Cooling Breath




Level: Beginner  


When to use: Helpful for reducing body temperature, regulating hormones, and processing anger. 


Physiology: 
This breath has a soothing effect on the nervous system and reduces blood pressure. It also stimulates the parasympathetic nervous system by triggering a Rest and Digest reaction. This technique is said to help reduce acidity, hypertension, and indigestion.

Benefits include:

Reduce Body Temperature/Fever/Hot Flashes
Reduce Heart rate
Reduce Fatigue
Balance Hormones
Reduce Muscle Tension
Lower Blood pressure
Support Cardiac function
Balance Hormones


Method:
Fill your belly as you breathe in. To exhale, curl the tongue (or if you can't, purse your lips and stick the tip of your tongue out) and exhale through pursed lips in a slow controlled manner. Begin this practice for 2 minutes and over time extend the practice to intervals of 5 and 10 minutes. For a quick mindfulness break do 5-10 breaths. 









If you have questions about anything mentioned in this blog or for booking contact email Megan directly by e-mail: megan@thecoachhousetc.ca
Namaste





Megan Prenty RMT, RYT

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Want more resources like this one? Be sure to check out these related articles:




Finding Balance


Busting Stress


Mindfulness Self Care


Family Friendly Stress Busting Yoga






Disclaimer: The information contained in these topics is not intended nor implied to be a substitute for professional medical advice, it is provided for general educational purposes only. This information shouldn’t take the place of seeing your primary care provider for individualized health recommendations.


Friday, 4 May 2018

Anxiety and Mental Health with Tammy Benwell


1 in 5 Canadians are affected by mental illness in their lifetime. Some people live with stress and anxiety on a daily basis, while others may be faced with it during challenging times in their lives.  Regardless of the reason, it is essential to develop some positive coping techniques.  As a therapist who often works with clients struggling with stress and anxiety, here are some of my suggestions for managing your stress and/or anxiety on a daily basis:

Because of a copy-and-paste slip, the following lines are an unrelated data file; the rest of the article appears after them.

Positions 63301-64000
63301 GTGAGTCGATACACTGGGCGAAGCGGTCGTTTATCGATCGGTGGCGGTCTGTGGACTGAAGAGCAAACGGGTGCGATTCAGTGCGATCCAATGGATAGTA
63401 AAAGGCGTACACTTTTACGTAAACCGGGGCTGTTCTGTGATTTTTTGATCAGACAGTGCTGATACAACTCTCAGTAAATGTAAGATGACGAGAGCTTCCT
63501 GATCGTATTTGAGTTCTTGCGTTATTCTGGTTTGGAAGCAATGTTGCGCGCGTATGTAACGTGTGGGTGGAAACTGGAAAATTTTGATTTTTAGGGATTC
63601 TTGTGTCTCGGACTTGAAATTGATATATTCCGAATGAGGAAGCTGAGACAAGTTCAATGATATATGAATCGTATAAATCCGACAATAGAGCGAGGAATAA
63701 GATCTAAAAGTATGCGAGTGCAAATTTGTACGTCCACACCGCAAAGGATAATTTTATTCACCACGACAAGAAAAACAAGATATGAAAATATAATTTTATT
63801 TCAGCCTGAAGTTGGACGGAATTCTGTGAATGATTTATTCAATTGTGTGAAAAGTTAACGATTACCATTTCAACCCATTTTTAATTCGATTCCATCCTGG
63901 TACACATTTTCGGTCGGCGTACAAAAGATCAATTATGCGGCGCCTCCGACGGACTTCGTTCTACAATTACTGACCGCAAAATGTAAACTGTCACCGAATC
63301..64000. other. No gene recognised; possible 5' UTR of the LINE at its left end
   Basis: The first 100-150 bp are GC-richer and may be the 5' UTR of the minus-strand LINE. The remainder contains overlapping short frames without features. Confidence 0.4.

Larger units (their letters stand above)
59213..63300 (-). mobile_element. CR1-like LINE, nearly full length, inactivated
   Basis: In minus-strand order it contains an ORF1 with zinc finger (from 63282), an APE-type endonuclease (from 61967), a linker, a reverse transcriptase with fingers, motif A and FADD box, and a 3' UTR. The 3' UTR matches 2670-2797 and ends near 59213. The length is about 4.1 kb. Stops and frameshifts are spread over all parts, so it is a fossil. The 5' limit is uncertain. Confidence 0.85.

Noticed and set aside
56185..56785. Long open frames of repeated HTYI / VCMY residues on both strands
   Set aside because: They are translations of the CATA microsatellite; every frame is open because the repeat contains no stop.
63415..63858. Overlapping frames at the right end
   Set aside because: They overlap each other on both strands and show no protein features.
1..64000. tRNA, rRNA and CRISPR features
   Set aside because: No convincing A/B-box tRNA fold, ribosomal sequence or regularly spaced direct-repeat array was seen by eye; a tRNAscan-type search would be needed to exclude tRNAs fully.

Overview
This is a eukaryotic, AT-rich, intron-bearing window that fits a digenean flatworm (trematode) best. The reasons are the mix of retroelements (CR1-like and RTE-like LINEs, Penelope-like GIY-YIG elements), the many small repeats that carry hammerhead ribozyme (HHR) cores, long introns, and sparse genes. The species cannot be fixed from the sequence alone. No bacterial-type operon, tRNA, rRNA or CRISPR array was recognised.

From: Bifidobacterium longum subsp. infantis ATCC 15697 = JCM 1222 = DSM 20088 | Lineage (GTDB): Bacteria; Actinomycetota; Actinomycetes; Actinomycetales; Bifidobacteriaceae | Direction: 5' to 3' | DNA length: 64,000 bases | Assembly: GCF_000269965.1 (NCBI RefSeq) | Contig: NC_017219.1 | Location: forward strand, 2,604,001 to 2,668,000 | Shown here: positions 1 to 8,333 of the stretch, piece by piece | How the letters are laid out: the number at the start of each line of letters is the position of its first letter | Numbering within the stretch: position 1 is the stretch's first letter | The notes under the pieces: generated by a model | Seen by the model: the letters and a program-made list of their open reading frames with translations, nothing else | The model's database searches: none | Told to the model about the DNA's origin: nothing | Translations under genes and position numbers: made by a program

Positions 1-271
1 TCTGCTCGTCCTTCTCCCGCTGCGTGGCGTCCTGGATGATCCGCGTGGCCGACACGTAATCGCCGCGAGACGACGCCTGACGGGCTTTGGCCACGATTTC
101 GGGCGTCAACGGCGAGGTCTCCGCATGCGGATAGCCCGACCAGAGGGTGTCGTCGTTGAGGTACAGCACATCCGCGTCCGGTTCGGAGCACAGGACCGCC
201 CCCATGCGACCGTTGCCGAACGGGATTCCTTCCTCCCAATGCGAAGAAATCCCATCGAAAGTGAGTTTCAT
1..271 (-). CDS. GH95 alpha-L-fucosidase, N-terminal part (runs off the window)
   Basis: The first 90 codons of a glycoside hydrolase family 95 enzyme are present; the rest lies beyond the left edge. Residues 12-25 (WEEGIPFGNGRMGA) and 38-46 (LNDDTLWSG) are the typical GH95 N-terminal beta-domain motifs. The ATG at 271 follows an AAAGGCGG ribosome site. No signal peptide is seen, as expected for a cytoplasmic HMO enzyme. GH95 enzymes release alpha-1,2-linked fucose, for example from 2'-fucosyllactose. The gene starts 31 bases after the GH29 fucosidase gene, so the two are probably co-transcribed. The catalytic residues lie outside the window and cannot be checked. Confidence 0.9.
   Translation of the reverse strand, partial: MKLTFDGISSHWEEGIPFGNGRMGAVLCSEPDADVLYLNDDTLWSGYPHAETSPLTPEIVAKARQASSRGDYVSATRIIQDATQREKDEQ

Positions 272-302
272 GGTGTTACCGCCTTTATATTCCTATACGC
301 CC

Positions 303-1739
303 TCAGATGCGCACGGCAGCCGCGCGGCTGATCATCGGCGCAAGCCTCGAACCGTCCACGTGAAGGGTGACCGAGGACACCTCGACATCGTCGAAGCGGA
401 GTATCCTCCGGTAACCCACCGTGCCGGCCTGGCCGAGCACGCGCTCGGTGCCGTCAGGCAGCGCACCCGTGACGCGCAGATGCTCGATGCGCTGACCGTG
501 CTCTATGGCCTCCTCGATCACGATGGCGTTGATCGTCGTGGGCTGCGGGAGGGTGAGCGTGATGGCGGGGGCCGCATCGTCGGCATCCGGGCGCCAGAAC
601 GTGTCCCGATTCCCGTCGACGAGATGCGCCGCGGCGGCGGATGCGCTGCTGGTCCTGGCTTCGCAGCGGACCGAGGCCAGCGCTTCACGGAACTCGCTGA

1.     Sleep – practicing good sleeping habits is essential.  Establishing an evening routine, and going to bed at the same time every night will help start your next day positively. Of course this isn’t always possible, but attempting to incorporate this routine into your evening, even a few times during the week, is beneficial.

2.     Exercise – exercise is essential for reducing stress hormones.  It also helps us with getting a better night’s sleep.

3.     Reduce caffeine intake – yes, I know that this can be one of our many survival techniques, however, caffeine in high doses can actually increase our stress levels.

4.     Write – I know that some people don’t enjoy journaling, however, if you are constantly ruminating on the same thought, it might be helpful to jot some ideas/thoughts on a piece of paper to get it out of the feedback loop occurring in your brain.

5.     Chewing gum – I know, right . . . it seems silly. However, it actually increases blood flow to the brain, which can be helpful in stressful situations.

6.     Socializing – prioritize spending time with people who make us feel good such as our friends, family, or people who we share a common interest with.

7.     Saying no – we have been taught that saying no is a bad thing . . . have you ever heard anyone justify a “yes” response?  Never!  But when we say no, we often feel the need to explain our reasoning. NO is an answer all in itself, and saying it when you need to is very important. Try it, you just might like it!

8.     Practice mindfulness – this can be in the form of a yoga class, meditation class, or independently.  If you are like me, you may prefer to practice mindfulness simply during your everyday activities by focusing on specific tasks or surroundings, what do you smell, taste, hear, or see?

9.     Deep Breathing – practicing deep breathing can help us to find peace in highly stressful situations. The shallow breaths that we are used to taking can be overwhelming, whereas deep breathing assists with relaxation.

10.  Healthy Eating – maintaining a healthy diet is a crucial component to managing stress, when we eat unhealthy foods we often feel lethargic and have little energy to invest in using our other coping skills.







Tammy Benwell is a Registered Social Worker who holds an undergraduate degree in Social Work from the University of Waterloo and Master’s degree in Social Work from Wilfrid Laurier University. Her formal training focused on interventions for individuals, families, and groups, across various therapeutic orientations.
Ms. Benwell has been afforded extensive opportunities working in mental health, supporting clients with various mental health challenges, including depression, anxiety, bipolar disorder, schizophrenia, and trauma. Tammy can assist individuals with relationship struggles, codependency, infidelity, separation and divorce, substance abuse, low self-esteem, family concerns, and life transitions. She has additional training in the areas of trauma counselling, and has been trained in EMDR through the Niagara Stress and Trauma Clinic.